Someone successfully shut down many websites Friday, attacking a crucial part of the internet that has been made more vulnerable due to an Obama administration decision to surrender American control, according to experts.
Websites like Twitter, Spotify, Reddit and many others were not working for a large portion of U.S. citizens Friday, after unknown hackers breached the servers of Dyn, a major domain name system (DNS) host. Essentially the “yellow pages” of online addresses, DNS is the technical network that converts web address names into numbers.
“We began monitoring and mitigating a DDoS attack against our Dyn Managed DNS infrastructure. Some customers may experience increased DNS query latency and delayed zone propagation during this time,” Dyn announced in a published update.
The cyber-crime, which was likely conducted by a syndicate, issued a distributed denial of service (DDoS) attack, which renders certain networks and websites inaccessible to users. The hacker(s) bombarded part of the internet’s infrastructure by directing several devices and the respective unique Internet Protocol (IP) addresses (the numerical label assigned to every device) to targeted online systems. Dyn’s DNS became inundated with so much traffic, it could no longer facilitate the navigation of the web.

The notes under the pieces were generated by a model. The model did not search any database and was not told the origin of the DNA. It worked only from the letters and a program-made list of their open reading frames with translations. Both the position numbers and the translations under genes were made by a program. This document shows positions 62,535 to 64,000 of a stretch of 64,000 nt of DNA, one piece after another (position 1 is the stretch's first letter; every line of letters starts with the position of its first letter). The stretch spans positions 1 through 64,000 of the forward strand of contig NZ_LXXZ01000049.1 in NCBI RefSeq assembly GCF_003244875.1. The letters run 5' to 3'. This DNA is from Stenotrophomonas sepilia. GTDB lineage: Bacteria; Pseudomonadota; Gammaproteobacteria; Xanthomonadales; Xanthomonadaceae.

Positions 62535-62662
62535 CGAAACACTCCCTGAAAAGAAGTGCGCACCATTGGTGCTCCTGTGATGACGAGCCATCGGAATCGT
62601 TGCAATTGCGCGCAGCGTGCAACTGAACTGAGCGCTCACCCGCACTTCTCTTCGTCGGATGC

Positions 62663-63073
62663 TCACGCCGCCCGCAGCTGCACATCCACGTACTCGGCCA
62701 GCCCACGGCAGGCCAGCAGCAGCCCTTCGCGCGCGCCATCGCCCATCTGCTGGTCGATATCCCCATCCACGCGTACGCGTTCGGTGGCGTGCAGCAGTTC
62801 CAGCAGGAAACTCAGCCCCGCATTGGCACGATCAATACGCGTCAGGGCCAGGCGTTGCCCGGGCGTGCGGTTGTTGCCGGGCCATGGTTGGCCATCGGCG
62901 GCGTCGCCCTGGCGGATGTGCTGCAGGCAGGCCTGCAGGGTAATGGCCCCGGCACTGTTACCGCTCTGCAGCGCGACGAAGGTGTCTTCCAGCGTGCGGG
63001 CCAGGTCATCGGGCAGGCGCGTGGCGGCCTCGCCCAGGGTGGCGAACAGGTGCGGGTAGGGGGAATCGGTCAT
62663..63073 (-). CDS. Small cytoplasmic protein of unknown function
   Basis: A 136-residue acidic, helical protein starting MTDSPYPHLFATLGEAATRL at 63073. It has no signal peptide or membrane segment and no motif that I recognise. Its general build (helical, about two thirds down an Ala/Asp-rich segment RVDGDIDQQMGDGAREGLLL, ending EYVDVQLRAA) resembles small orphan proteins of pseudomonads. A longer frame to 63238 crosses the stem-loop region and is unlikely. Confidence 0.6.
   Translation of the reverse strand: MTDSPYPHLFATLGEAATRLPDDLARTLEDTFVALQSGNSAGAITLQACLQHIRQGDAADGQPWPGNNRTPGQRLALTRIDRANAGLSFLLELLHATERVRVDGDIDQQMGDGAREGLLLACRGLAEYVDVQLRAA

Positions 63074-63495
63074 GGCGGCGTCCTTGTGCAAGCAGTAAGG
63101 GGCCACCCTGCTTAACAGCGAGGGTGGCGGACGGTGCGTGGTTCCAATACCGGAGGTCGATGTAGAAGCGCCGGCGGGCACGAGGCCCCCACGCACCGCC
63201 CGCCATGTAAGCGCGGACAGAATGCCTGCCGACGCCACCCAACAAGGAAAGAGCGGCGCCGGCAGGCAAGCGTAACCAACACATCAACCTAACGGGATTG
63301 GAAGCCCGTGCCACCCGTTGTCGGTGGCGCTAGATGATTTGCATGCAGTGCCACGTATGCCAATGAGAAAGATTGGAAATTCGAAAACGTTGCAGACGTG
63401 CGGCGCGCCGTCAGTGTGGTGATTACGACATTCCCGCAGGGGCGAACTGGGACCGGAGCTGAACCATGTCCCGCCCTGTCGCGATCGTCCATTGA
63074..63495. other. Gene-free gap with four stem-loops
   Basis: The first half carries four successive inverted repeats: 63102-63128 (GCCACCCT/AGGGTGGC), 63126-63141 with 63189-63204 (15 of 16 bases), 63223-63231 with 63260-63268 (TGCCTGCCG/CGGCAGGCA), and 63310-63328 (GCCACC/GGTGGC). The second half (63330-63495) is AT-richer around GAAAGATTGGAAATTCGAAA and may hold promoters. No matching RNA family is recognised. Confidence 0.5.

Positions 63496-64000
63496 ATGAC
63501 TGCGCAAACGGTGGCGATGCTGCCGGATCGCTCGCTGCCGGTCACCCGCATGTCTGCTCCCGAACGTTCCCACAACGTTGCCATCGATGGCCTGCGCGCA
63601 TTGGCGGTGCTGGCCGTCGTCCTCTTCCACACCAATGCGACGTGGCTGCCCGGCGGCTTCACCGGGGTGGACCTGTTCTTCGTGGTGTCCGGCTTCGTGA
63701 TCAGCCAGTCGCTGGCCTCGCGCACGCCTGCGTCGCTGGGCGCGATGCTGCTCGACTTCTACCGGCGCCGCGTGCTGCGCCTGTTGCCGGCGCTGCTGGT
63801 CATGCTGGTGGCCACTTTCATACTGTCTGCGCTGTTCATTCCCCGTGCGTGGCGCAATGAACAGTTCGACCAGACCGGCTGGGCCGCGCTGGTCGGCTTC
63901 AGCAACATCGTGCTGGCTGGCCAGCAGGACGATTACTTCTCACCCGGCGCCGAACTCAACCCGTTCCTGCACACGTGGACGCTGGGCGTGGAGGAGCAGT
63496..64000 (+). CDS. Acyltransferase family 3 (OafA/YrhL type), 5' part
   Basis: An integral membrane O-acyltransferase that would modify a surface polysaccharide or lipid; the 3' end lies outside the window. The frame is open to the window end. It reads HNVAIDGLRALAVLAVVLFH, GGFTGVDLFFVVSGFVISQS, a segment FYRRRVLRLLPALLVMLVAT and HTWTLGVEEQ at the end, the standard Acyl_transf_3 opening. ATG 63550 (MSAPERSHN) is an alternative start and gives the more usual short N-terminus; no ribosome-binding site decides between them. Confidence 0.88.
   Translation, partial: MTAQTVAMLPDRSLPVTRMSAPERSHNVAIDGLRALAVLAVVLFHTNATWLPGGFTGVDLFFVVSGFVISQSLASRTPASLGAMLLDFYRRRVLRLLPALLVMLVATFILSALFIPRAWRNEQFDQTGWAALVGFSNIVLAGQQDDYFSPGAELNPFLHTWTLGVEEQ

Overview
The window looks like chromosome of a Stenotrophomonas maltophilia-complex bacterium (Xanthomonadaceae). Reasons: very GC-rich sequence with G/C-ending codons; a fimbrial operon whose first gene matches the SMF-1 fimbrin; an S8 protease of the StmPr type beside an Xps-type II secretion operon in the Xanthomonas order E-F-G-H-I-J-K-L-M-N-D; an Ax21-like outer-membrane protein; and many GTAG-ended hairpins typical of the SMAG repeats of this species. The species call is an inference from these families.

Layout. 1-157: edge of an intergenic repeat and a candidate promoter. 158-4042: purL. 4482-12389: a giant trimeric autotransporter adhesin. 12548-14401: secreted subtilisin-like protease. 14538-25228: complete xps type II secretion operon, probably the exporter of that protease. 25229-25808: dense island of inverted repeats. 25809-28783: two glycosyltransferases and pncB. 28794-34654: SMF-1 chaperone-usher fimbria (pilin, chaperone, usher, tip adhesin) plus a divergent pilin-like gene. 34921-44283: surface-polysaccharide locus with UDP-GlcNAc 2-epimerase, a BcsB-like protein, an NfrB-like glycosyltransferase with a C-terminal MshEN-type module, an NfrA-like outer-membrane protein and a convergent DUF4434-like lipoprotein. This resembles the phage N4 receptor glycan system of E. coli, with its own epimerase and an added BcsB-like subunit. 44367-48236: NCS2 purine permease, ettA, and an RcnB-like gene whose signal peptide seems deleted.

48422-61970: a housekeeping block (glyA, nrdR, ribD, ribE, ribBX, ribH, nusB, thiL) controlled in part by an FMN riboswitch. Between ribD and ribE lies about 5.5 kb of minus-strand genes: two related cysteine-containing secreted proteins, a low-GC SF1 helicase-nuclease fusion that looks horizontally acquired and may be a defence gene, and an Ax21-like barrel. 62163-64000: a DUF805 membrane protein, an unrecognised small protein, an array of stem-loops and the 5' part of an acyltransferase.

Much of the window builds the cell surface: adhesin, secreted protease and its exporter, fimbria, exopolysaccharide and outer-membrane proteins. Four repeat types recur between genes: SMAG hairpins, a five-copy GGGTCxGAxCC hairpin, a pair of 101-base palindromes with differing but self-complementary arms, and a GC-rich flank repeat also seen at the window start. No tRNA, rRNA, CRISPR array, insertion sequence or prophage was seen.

Electronic devices that were likely taken over could be anything with internet capacity, like smartphones, cameras, TVs, and PCs (maybe even toasters).
The perpetrators probably “hijacked the devices by installing the malware and then conscripted them into a ‘botnet,’ which is essentially an army of electronic devices unwittingly controlled by an unauthorized individual or entity,” Jeff Baron, a web pioneer who owned an accredited domain name registrar business, told The Daily Caller News Foundation (TheDCNF).
The botnet is then commanded to simultaneously send data to its target “to disable it like a tsunami flooding and oceanfront building,” Baron continued. The targets here were Dyn’s “authoritative nameservers,” which are machines that oversee the mapping of IP addresses. These nameservers are required for connecting users to the websites they are requesting to access.
“Think of your GPS being shut off while you are traveling to an unfamiliar location in a foreign city,” Baron explained. “Dyn’s nameservers are responsible for over 170,000 domain names and websites including Twitter and Paypal.”